There are many types of valves used to isolate process flow. Each valve type has its own ability when it is fully closed and in isolation mode. The degree of tightness varies with valve type, make, media, differential pressure, temperature, and time in service. Some valve types or special preparations have unequal isolating abilities depending on the flow direction while isolating.
Understanding how valves isolate, especially with challenging applications, can help one choose the appropriate valve technology. All isolation valves are bidirectional, that is, they can seal from either flow direction. However, bidirectionality can add some isolation wrinkles and thus needs further explanation.
Many valves cannot isolate equally from either direction. Think of a car; it can go backward and forwards, just not equally well. Isolation ability, the ‘tightness’ of the closure, is a misunderstood subject in the valve industry. It has been made more complicated due to the valve’s ability to handle bidirectional flow at shut-off while isolating.
Isolation Valve Types and Abilities
The valve industry commonly uses valve test standards to validate the tightness performance of isolation valves. API 598, MSS-SP-61, and ISO 5208 are three common standards that are typically used. Resilient ‘soft’ seated valves are generally expected to seal perfectly. That is, show no through leakage during the test period using the benign test media (usually air, nitrogen, or water) at the test’s differential pressure. Metal seated valves above 2” have an allowable leakage rate, although there are some metal seated designs which are as tight as soft seated valves and remain that way in service far longer and in far more challenging environments.
Most often, the isolation valve’s isolating ability is not identified by the test standards, but by another standard like FCI 70.2 using roman numerals as qualifiers, or a subjective term like tight shut-off (TSO) or bubble-tight shut-off (BTSO). The irony is that FCI 70.2 is a standard for control valves, not isolation valves, and has no ‘tightest’ i.e., zero leakage standard. All classes allow leakage, while TSO and BTSO have no definition of how they are achieved or what tests are performed.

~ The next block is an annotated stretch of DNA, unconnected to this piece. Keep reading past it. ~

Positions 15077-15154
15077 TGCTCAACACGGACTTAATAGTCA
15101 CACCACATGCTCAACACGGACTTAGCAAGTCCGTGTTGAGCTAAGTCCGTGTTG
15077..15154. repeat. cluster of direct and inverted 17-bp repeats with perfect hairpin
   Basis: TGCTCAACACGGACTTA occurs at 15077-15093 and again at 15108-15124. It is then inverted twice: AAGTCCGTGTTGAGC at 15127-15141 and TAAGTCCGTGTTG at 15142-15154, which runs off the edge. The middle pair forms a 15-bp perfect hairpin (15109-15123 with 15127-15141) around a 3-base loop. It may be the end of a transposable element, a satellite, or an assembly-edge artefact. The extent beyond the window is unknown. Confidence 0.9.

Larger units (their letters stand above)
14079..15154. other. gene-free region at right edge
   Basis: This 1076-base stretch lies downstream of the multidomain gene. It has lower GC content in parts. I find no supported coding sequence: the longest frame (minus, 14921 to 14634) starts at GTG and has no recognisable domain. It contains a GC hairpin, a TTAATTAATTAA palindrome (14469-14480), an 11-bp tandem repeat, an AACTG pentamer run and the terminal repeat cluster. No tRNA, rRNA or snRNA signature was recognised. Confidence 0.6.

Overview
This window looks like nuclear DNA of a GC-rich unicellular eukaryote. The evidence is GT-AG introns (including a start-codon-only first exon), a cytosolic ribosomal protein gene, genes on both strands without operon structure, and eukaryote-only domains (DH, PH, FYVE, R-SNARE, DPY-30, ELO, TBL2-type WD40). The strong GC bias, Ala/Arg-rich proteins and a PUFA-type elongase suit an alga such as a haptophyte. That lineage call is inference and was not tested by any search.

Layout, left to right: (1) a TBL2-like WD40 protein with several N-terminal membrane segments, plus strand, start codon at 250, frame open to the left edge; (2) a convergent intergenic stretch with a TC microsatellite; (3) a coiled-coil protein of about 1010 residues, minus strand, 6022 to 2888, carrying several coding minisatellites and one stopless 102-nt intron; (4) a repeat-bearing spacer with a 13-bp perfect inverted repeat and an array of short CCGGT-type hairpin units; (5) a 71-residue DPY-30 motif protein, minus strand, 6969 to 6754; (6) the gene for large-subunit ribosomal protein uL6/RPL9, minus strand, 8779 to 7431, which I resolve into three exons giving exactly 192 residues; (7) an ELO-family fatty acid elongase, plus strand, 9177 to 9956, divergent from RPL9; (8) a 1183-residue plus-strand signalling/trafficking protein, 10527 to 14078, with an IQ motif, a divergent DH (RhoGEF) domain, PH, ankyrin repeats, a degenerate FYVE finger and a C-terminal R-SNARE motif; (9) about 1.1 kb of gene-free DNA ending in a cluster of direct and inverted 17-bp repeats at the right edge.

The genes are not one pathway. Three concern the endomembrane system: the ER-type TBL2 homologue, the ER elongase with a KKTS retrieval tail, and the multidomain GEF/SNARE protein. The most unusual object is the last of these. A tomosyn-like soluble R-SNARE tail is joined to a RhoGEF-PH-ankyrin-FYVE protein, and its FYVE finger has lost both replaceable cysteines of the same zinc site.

Zero-through leakage of an isolation valve is the ultimate or highest performance. Although some argue that it is scientifically technically impossible, it is possible to demonstrate that it is practically possible. To do so one must be careful in selecting the proper valve technology for the application, and consider whether the valve will be isolated from one or two directions, whether it needs to be bidirectional, and if yes, equally.
|Valve Type||Directional||Preferred Install||Tightest Shut-Off|
|Ball — Floating||Equally & Fully Bidirectional||No||Yes|
|Ball — Integral Fixed Seat||Unequally Bidirectional||Yes||Yes|
|Ball — Trunnion||Equally & Fully Bidirectional||No||Yes|
|Butterfly — Offset Shaft||Unequally Bidirectional||Yes||Yes|
|Butterfly — Resilient Seat Centric Shaft||Equally & Fully Bidirectional||No||Yes|
|Butterfly — Triple Offset||Unequally Bidirectional||Yes||Yes|
|Gate — Parallel Slide||Equally & Fully Bidirectional||No||No|
|Gate — Wedge||Equally & Fully Bidirectional||No||No|
|Knife Gate — Conventional||Unequally Bidirectional||Yes||No|
|Knife Gate — Guided Shear Gate (GSG)||Equally & Fully Bidirectional||Yes||Yes|
|Knife Gate — Push-Through||Equally & Fully Bidirectional||No||Yes|
|Knife Gate — Slide Through-Gate||Equally & Fully Bidirectional||No||No|
|Plug — Lubricated||Equally & Fully Bidirectional||No||Yes|
|Plug — Sleeve-Lined||Equally & Fully Bidirectional||No||Yes|